Becoming a parent was a life-changing moment, but as Natalie Moutafis reflects, it's not merely a moment in time but a continuous change.
Before I became a mother, I didn’t really stop to think about how it would be so life-altering for me. Of course, I knew I was about to experience a major upheaval in my life. You leave the hospital with a tiny new human that 100 per cent relies on you for survival and you do this with no instruction manual – but I didn’t think how it would continually change me.
I used to...
I used to think I was daring. Ride that roller-coaster that drops you over the side of the building in Las Vegas? Sure thing! Jump into a cage to swim with sharks? Sign me up! But then I had kids. Now I worry about driving in the car on a rainy day. Or I’m careful when we are out walking to make sure the kids walk on the side of the footpath away from the traffic, or I’m worried about tiny little fingers getting jammed in doors.
I used to think I was intelligent, reading books and knowing what was happening in the world. Now I fall exhausted into bed not too much longer after my children have with little to no idea what’s going on in our own country let alone the world or find myself trying to watch the latest Netflix series with my husband only to wake up and realise I’ve completely missed the plot – quite literally.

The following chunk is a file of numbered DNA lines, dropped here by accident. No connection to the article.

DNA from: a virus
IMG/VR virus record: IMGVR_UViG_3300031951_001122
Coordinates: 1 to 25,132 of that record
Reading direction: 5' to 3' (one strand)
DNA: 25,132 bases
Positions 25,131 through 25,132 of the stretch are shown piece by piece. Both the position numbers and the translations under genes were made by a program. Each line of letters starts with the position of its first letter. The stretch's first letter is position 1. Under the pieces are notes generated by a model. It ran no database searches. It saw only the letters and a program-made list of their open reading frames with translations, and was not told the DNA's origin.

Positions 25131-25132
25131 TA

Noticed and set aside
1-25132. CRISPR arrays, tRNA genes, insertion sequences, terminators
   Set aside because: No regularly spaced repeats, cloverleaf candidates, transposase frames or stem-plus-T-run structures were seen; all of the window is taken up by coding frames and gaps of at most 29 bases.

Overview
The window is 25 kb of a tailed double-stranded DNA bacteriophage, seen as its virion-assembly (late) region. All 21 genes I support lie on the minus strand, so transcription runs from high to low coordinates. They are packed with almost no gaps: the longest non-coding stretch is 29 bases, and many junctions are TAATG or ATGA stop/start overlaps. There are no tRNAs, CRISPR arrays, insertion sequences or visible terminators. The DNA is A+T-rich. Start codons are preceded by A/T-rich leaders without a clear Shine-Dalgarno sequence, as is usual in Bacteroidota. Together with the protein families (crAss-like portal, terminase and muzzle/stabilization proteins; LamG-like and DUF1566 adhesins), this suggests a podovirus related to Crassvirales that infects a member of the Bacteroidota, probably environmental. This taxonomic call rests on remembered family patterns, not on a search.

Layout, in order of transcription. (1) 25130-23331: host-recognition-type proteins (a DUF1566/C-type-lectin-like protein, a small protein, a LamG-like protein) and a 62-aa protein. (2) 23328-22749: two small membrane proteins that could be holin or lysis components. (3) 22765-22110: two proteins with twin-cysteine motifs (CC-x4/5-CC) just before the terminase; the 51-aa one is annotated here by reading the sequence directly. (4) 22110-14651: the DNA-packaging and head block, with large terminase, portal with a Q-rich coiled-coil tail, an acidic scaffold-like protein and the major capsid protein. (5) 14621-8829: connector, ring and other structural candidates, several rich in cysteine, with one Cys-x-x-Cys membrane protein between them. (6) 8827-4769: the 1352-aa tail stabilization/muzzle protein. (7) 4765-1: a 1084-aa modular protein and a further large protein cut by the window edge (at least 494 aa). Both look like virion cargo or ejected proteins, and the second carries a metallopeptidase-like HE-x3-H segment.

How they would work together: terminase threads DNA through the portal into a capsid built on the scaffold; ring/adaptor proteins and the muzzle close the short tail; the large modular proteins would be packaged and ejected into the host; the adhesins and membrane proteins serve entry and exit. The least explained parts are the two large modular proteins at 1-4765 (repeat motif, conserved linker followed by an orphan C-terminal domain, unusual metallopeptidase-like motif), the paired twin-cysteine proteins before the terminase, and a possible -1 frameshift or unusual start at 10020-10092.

I used to be calm. Now I can find myself frustrated at the 654th request for a snack or drink and it’s only 10am or getting upset that a request to brush teeth requires a song and dance routine that is to be performed ‘just so’ for those teeth to remain cavity-free (hopefully!) or that I’m held up in traffic when I should already be somewhere else.
I used to be organised. The main skillset in my career before kids was being organised. But now I feel like I always have multiple tabs opened and I can no longer focus on a single task. I’ll be reading a bedtime story and thinking about the dinner I need to plan for the following day, or I’ll be working – in my paid job – and thinking about how I need to follow up on the kindergarten applications or buy a little friend a birthday gift.
With all these changes to how I feel and act, it would be easy to think motherhood has changed me for the worse.
But perhaps it hasn’t?
Perhaps this is what it means to be a mother?
Fragile, and soft while being protective and strong all at the same time. Being exactly what my children need me to be for them at that moment – being human.
I’m sure as my kids get older, these feelings will constantly change, maybe my organised self will return but I’ll have more time to be as I no longer need to kiss ouchies better, or maybe I’ll finally catch up on world events because I’ll no longer be snuggled down reading bedtime stories every night.
I’ll just try and savour the moments each day knowing that I, like my children, am continually changing.
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